DIY?

DIY?

After five years in this house it is time to start redecorating. I have painted the hall and staircase and some of the woodwork and I really enjoyed it. My father was a painter and decorator by trade, though he worked most of his life as a coal miner. When I paint I remember him and try to follow the techniques I learnt from him.

In my study I am also about to replace two large bookcases with some small shelves, having reduced the number of books I am keeping. I know my competencies and my limitations in do-it-yourself. There are things I would never do, like electrical wiring or roofing work. But I am happy to climb a ladder, put up shelves and saw wood as well as decorate.

How long I shall be able to go on doing DIY I do not know. But it has made me reflect on when it is appropriate to do it yourself and when it is wiser and better to do it with others or even have someone else do it all. I am now thinking not just of work in the home but of life in community, politics, and economics.

Although we often feel as though there is very little we can do to influence world politics, or the global economy, or the earth’s future, there are things that we can and should do. Some DIY is essential, like recycling, using less energy, and avoiding transport that uses excessive fossil fuel, like flying, or driving cars. Of course the effect we have will be much greater if we act with others, and that may mean encouraging others to act in ways that they may not find convenient. It most certainly means contacting our political representatives about proposals about fracking, building on Green Belt land, encouraging renewable energy sources and so on. It probably ought to mean investing any funds we have ethically and giving some of our time voluntarily or in paid employment to work that will benefit the environment and the health of other species. What each person is capable of doing will vary of course. Some are more competent and more confident, others less able and less sure. But pooling our experience and skills will make a more effective contribution to a greener and fairer world.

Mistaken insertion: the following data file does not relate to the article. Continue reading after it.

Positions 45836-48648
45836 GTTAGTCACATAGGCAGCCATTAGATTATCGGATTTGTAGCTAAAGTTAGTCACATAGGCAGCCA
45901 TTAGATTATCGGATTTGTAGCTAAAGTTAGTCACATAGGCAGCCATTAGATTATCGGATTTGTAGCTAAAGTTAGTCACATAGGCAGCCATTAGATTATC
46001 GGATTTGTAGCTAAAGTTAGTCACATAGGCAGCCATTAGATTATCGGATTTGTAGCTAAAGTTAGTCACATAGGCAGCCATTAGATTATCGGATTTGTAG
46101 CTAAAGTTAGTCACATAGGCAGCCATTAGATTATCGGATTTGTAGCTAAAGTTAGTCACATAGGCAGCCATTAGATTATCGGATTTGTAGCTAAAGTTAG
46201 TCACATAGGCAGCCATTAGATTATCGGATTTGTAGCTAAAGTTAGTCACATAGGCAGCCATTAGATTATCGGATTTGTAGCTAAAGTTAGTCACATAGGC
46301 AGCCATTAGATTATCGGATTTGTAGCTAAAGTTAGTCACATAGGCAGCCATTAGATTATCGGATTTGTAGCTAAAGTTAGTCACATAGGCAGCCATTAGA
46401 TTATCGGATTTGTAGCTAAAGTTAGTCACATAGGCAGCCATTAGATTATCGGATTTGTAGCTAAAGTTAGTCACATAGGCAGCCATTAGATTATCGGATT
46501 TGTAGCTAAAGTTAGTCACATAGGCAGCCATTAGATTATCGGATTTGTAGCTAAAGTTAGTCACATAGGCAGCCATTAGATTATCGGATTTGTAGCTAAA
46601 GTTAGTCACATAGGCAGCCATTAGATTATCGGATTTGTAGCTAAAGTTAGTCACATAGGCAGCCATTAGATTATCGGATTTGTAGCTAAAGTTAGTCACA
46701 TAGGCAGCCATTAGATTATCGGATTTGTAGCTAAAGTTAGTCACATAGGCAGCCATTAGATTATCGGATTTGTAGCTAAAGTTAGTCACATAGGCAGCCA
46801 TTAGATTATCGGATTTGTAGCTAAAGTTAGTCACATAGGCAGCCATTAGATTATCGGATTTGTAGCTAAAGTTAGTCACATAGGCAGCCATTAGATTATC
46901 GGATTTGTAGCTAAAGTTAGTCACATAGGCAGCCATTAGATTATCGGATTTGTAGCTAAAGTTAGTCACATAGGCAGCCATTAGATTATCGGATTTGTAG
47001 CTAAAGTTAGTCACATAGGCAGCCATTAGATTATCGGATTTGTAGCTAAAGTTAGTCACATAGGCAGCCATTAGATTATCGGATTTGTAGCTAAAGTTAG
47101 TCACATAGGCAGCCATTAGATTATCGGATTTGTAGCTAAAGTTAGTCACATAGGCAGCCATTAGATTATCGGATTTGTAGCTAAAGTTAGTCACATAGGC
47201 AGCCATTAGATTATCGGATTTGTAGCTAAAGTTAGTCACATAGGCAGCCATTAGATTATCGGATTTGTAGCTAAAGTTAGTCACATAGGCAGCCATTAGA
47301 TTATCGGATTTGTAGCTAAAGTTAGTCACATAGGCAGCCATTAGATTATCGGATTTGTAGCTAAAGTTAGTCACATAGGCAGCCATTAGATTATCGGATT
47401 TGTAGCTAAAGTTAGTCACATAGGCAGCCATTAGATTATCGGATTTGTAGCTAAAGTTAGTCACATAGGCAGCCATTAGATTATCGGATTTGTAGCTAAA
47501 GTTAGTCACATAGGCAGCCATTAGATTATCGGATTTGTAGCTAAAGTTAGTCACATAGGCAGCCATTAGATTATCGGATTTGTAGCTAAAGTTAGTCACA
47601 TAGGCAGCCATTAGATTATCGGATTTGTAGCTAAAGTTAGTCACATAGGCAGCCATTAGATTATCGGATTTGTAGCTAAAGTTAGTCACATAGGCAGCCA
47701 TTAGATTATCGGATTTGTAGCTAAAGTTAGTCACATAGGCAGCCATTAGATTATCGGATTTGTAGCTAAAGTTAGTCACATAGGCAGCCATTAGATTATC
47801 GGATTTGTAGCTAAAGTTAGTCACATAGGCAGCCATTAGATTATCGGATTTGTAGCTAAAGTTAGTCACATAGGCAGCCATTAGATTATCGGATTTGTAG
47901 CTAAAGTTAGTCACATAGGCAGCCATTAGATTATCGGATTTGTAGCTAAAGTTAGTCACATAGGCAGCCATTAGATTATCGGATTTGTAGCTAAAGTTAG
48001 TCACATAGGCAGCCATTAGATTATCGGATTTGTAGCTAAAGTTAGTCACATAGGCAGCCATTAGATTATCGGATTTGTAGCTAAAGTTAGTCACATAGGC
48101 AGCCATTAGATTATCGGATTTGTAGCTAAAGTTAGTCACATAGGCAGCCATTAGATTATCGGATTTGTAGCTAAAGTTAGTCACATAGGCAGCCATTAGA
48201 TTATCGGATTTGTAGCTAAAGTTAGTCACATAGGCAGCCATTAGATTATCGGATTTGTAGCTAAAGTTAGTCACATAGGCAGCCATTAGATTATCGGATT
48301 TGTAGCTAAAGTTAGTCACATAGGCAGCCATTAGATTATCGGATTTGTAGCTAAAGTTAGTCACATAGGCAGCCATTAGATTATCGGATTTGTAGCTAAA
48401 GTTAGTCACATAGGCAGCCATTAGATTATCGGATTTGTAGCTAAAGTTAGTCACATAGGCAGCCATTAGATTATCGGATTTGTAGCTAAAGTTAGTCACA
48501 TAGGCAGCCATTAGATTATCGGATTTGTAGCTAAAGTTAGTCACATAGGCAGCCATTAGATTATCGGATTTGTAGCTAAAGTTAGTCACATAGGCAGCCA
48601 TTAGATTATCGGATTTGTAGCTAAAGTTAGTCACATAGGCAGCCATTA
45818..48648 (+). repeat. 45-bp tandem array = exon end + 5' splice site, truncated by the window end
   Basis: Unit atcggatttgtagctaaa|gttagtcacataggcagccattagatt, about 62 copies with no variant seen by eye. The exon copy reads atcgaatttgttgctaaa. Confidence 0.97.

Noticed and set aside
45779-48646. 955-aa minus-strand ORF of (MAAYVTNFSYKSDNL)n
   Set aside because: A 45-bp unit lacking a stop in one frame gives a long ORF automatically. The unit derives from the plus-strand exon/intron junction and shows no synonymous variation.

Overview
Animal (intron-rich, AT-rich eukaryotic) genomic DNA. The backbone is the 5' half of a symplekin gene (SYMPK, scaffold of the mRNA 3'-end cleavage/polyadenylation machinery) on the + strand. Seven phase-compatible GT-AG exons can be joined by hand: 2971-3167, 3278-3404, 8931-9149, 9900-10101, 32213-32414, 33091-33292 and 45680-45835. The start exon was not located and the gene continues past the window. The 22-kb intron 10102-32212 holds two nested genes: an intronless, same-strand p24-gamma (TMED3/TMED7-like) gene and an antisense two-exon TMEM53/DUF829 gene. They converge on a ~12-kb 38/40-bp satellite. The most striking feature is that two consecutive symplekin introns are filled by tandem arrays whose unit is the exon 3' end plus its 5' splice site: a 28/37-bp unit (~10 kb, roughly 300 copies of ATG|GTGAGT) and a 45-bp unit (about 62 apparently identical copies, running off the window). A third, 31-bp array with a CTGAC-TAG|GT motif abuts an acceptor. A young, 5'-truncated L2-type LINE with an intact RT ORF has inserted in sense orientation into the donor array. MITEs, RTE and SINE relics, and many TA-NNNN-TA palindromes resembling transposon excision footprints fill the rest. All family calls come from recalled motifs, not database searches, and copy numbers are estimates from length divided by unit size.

When it comes to areas that require specialist knowledge or expertise then we have to rely on others. I have recently come to appreciate more what our politicians do in the difficult and even dangerous world of government. They need our support and encouragement but they are the ones with the power to make policies and create change. They are also accountable and we ask them to act according to their conscience with integrity. The same is true of those who have economic power, in commerce, banking, and manufacturing.

I wonder if we always have responsibility whether we do it ourselves, with others or authorise others to do it on our behalf. We cannot pass the buck, or say it is not up to us. Nor will false optimism let us off the hook. “It will all work out for the best.” may be a pious hope but it does not absolve us from our responsibility.

I read some time ago that this kind of talk makes some people depressed. They wonder what happens to joy and fun and laughter. All I can say is that the experience of working creatively is very satisfying, whether growing vegetables on the allotment or painting the walls of my house. Working with others can be inspiring, wonderful and fun too. When a team works well it is a real pleasure to be part of it. And seeing how those who are much more capable than I am change the world for the better gives me hope and fills me with a deep sense of joy.

Life is not all DIY, but some of it is. Life is not all to be left to others, but some things need to be. Life is a community effort, and we all have a part to play.

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